Rorty's Pragmatism and Bioethics
Arras, John D.
Journal of Medicine and Philosophy 2003 October-December; 28(5-6): 597-613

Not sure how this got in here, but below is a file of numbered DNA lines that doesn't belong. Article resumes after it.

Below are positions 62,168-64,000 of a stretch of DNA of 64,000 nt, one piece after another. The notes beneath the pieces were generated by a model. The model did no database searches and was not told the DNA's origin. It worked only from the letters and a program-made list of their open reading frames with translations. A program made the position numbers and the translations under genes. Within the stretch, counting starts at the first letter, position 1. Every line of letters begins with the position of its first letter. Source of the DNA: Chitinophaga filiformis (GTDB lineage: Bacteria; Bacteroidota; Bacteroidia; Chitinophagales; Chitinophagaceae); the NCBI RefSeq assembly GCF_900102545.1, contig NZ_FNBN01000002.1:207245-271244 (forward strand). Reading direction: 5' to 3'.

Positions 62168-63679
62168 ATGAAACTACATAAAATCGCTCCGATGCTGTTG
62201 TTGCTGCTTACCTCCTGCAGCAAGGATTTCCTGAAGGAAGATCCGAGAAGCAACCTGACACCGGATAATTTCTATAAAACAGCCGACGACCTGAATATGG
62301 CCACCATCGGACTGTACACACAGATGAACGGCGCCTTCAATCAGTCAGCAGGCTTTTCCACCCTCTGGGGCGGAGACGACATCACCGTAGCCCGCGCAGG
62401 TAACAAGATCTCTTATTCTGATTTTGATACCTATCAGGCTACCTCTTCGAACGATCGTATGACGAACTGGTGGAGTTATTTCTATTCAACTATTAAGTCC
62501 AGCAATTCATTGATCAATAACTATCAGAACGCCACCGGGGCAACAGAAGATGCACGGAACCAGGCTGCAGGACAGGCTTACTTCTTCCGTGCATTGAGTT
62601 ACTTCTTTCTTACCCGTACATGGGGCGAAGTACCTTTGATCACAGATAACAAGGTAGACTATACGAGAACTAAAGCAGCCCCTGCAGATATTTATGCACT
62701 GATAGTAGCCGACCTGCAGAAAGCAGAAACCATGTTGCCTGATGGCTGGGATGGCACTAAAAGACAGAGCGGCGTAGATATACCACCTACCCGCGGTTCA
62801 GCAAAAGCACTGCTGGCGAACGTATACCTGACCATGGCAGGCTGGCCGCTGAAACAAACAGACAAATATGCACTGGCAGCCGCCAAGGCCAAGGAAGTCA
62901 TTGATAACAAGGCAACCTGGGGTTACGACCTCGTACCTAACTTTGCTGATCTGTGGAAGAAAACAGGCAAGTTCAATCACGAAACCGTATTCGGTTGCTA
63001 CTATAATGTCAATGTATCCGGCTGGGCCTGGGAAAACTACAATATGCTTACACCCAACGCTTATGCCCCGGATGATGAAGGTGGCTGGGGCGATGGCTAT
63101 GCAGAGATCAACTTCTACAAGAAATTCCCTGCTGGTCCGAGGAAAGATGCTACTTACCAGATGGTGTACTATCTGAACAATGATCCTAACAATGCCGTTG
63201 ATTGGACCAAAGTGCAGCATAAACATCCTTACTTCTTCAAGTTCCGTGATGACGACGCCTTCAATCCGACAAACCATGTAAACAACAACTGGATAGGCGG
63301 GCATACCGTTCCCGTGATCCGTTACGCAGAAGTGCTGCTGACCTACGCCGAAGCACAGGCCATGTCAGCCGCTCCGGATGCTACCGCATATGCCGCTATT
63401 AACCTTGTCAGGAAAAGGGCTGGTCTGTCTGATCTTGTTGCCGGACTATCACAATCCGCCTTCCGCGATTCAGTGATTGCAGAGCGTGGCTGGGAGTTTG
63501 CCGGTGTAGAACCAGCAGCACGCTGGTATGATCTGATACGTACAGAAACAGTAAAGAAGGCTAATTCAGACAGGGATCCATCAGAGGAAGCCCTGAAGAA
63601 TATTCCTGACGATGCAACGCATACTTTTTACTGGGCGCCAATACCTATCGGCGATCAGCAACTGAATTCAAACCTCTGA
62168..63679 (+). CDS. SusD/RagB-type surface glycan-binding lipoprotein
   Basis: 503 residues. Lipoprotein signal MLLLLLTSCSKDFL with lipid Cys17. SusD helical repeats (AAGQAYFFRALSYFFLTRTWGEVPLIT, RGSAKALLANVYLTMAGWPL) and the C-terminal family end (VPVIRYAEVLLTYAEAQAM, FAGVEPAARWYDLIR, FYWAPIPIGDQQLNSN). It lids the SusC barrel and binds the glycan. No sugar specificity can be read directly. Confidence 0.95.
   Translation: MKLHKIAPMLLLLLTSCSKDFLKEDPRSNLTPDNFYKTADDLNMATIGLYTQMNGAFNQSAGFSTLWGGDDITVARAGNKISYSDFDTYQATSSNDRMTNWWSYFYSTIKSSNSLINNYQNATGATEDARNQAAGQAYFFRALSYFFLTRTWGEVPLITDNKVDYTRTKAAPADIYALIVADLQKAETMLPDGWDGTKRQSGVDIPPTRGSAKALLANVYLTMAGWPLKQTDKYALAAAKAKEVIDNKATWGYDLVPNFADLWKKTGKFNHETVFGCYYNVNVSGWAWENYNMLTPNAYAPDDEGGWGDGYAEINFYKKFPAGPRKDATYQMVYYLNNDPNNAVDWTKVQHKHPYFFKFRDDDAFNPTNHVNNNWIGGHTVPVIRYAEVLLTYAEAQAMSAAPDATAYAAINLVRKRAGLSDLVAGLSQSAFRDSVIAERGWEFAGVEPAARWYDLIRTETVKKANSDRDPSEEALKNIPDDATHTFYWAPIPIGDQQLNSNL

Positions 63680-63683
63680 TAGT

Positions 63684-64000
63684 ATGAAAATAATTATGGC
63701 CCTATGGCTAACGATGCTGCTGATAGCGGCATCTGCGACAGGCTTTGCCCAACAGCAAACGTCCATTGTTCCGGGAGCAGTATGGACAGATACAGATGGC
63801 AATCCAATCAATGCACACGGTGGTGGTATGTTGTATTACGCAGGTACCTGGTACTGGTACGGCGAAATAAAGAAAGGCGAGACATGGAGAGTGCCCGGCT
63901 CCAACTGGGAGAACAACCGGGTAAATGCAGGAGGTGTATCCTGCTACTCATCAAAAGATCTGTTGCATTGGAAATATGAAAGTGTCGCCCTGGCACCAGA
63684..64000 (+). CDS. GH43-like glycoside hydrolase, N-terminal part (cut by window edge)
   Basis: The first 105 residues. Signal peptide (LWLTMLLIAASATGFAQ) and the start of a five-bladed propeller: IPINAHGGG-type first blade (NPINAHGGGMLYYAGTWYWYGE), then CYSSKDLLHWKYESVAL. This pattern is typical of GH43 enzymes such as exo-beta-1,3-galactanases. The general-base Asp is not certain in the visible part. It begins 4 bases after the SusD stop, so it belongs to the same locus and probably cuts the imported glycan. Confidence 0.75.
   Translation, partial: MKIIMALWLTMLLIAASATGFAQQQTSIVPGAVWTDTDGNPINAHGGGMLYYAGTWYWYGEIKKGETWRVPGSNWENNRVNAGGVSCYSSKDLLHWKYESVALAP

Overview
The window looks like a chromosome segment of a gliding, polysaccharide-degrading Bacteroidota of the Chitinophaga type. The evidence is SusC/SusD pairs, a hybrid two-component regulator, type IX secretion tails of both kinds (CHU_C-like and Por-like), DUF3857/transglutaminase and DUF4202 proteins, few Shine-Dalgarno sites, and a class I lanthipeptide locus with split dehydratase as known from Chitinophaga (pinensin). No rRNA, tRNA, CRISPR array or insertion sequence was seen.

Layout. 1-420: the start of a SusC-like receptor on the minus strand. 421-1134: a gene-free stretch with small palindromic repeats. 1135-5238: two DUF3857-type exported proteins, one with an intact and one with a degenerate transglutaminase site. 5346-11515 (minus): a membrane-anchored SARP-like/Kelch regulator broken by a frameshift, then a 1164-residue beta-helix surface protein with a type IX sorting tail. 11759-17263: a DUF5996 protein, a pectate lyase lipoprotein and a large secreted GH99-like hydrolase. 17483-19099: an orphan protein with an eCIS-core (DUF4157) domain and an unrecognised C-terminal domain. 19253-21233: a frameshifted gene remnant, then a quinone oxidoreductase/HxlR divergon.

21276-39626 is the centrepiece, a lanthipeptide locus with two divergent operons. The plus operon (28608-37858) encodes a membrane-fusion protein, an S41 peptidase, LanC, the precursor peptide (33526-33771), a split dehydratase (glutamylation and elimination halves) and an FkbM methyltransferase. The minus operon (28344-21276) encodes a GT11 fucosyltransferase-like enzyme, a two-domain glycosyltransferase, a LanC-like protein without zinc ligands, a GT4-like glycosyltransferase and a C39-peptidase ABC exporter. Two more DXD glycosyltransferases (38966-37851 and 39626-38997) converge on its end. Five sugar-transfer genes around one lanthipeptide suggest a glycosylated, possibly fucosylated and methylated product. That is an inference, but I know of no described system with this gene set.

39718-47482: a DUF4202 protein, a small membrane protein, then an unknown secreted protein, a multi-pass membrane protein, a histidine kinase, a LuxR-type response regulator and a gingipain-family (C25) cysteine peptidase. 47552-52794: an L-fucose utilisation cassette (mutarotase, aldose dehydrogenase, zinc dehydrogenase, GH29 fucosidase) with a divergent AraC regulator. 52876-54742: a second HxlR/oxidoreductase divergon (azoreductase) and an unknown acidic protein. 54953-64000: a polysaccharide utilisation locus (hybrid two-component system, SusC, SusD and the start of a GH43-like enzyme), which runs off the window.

In spite of the routine acknowledgement of Richard Rorty's ubiquitous influence, those who have invoked his name enroute to advancing their case for a pragmatist bioethics have not given us a very clear picture of exactly how Rorty's work might actually contribute to methodological discussion in this field. I try to provide such an account here. Given the impressive depth and scope of Rorty's work during the past two decades, I make no pretense of presenting either a comprehensive or novel interpretation of his project. My primary aim here is simply to sketch what I take to be the implications of Rorty's neopragmatism for our methodological debates within bioethics. I conclude that the yield of Rorty's pragmatism for current methodological debates in bioethics is primarily negative, knocking the props out from under any pretensions to foundations and universal principles of right and wrong. His "professorial pragmatism" and philosophical trash disposal efforts would clearly sweep away some approaches based upon appeals to nature or universal human dignity, and his deflationary nominalist view of principles would threaten the foundations of some influential principlist approaches to bioethics.
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